Kenny asked me if someone did anything to me since he knew that they did. I said no, he just made me hold his penis when I got in his bed. It was hard and big. And when I was in bed just about sleeping he would come and press on my bottom with the sheet over me and rock me back and forth, he pressed real hard and he rotated my bottom and it felt good. 'Sandy, don't you know that's sexual abuse'? 'I didn't know that' I answered.

When I did the abundance of my lithographs—and through my whole life—I've been two different people: Sandy and Alexandra. My master's thesis was aptly titled Fairytales from the Princess of Alexandra by Miss Sandy Daredevil and her Tormenting Companions. Sandy always laughed and laughed back then. No one believed that Sandy was Alexandra Pappas, the artist. That didn't surprise me. I knew my secrets.

click to enlarge 'relief' Lithograph Late 1970's - Alexandra Pappas
Alexandra Pappas
'relief' Lithograph Late 1970's
In my very detailed paintings that I did with a magnifying glass, I would put special hairs with the largest roots I could pull. Each time saying, “This is the last hair that I am going to pull out.' I would go into trances for an hour or so. I would pull black and white hairs as a set from a magic world and put those in my paintings. No one ever noticed. I was glad.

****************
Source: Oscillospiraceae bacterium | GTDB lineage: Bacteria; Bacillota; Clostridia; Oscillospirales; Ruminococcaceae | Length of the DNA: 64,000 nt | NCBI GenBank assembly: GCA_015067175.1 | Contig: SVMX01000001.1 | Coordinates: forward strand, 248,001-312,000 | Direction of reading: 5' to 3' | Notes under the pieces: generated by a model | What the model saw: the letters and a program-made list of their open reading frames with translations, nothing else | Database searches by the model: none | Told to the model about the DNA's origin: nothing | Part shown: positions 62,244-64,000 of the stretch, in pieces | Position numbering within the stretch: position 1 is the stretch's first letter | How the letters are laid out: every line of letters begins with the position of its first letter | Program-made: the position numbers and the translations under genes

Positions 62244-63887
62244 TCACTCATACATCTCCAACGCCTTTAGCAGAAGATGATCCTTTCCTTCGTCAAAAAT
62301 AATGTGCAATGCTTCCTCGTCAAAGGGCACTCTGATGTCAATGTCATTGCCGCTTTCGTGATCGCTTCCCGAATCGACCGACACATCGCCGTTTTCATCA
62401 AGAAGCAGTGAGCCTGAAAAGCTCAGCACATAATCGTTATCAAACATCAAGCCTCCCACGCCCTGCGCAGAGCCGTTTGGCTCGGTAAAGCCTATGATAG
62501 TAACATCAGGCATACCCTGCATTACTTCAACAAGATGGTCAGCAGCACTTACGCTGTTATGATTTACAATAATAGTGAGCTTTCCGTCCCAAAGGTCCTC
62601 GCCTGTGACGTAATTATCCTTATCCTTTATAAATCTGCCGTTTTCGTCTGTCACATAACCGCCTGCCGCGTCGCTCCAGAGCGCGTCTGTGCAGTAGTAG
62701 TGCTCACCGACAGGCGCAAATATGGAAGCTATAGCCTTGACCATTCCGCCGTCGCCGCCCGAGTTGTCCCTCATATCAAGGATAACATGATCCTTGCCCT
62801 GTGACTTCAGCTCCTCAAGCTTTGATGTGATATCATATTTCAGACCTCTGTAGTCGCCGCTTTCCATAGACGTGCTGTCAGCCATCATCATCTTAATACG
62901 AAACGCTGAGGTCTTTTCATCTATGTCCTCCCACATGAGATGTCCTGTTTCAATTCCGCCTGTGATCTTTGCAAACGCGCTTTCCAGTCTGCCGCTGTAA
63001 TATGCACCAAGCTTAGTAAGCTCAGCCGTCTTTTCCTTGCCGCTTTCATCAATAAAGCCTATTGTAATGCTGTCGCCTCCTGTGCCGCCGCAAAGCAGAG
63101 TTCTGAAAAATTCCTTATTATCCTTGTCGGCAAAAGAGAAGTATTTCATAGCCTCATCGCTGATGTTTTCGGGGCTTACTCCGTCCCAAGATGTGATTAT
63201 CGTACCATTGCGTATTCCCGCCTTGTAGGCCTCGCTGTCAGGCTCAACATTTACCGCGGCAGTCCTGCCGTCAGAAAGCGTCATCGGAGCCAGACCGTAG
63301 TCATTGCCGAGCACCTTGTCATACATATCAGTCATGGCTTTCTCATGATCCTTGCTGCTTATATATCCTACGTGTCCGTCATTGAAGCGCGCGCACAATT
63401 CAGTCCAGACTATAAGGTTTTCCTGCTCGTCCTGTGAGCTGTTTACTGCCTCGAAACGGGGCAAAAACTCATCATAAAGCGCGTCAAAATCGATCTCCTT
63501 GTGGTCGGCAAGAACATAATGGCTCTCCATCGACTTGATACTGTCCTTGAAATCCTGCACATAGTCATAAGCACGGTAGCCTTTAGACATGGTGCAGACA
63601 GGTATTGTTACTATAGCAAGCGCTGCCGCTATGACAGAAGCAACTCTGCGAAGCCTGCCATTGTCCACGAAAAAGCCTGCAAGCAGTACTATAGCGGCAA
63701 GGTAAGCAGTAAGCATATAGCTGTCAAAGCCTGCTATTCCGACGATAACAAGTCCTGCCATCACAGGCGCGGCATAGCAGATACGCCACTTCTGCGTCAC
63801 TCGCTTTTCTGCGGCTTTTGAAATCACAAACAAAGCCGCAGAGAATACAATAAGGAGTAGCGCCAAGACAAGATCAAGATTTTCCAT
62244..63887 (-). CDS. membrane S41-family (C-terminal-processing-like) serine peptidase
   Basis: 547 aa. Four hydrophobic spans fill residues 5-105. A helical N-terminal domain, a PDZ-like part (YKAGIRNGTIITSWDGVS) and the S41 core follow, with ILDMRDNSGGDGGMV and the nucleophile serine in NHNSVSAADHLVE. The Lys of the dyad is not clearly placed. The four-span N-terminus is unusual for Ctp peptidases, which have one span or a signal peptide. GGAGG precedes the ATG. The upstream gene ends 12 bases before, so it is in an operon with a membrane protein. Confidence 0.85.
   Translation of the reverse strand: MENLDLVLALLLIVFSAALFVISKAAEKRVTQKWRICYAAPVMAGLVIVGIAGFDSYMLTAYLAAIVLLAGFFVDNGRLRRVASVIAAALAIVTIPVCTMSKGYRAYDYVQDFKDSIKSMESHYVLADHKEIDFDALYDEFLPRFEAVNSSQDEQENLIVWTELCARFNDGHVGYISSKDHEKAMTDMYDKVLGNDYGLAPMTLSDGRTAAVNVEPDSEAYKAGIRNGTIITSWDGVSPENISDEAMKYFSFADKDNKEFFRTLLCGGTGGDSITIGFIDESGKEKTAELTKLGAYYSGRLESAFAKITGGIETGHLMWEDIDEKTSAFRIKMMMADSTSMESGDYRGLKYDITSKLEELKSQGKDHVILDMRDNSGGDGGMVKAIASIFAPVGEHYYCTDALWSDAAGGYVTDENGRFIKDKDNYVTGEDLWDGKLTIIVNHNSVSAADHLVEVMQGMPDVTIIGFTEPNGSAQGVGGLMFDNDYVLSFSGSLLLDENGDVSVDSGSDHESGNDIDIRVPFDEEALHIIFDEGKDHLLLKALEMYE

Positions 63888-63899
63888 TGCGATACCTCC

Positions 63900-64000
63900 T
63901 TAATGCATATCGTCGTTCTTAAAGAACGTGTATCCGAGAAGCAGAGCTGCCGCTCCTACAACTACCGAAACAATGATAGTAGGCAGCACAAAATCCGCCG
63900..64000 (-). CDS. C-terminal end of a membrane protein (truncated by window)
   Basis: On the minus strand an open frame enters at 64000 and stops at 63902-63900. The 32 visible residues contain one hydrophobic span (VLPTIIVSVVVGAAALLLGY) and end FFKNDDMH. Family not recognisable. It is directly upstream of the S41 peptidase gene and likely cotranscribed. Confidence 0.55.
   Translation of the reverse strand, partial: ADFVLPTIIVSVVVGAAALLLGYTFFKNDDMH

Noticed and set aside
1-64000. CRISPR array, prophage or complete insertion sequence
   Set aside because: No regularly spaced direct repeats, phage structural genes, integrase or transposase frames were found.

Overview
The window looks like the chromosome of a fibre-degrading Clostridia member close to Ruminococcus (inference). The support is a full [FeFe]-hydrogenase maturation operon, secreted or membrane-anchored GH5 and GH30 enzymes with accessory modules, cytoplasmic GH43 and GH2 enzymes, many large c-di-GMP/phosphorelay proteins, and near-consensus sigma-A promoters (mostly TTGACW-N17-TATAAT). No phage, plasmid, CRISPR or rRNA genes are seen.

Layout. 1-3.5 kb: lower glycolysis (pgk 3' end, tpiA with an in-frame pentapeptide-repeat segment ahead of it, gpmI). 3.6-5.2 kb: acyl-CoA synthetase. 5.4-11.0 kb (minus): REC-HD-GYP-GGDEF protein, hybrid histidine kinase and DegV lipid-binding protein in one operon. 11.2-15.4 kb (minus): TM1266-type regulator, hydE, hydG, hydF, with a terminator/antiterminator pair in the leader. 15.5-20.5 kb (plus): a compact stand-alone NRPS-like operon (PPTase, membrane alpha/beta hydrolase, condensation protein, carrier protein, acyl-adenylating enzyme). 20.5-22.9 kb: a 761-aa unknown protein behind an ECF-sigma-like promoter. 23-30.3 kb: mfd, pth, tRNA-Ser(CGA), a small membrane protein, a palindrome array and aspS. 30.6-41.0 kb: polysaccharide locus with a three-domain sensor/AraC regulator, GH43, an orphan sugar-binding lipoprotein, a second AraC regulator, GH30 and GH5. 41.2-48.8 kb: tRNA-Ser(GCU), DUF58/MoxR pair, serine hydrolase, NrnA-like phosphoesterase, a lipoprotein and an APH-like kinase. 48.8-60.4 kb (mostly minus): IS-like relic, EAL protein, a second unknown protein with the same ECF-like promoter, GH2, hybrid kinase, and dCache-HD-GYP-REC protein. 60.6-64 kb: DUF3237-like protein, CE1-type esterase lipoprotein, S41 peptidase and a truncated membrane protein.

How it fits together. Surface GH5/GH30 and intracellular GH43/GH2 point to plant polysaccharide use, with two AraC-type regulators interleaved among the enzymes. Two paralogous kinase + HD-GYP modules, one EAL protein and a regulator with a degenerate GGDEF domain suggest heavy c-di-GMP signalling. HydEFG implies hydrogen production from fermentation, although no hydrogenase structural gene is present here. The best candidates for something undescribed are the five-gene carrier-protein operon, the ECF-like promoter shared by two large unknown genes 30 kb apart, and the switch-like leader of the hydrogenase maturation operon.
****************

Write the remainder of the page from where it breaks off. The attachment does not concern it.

This went on for a couple of decades and I didn't notice that I was losing so much hair. I could always put it up in a magic ponytail. When I was a teenager, my mom worked for the library of congress. I went there to research trichotillomania. It didn't make any difference.

My prints were primarily done in the 1970s and early 1980s. They were so easy to do. I saw things to draw appear on the stone, paper, or board. I just had to fill them in. It was always that way. The paintings and prints came from visions. I would do artistic things or methods to balance the work and illuminate the view. I would look at the piece through a mirror and turn it upside down and sideways to get a new perspective. I loved doing those things. I worked all night and they flowed from my brain, heart, and soul onto the stone.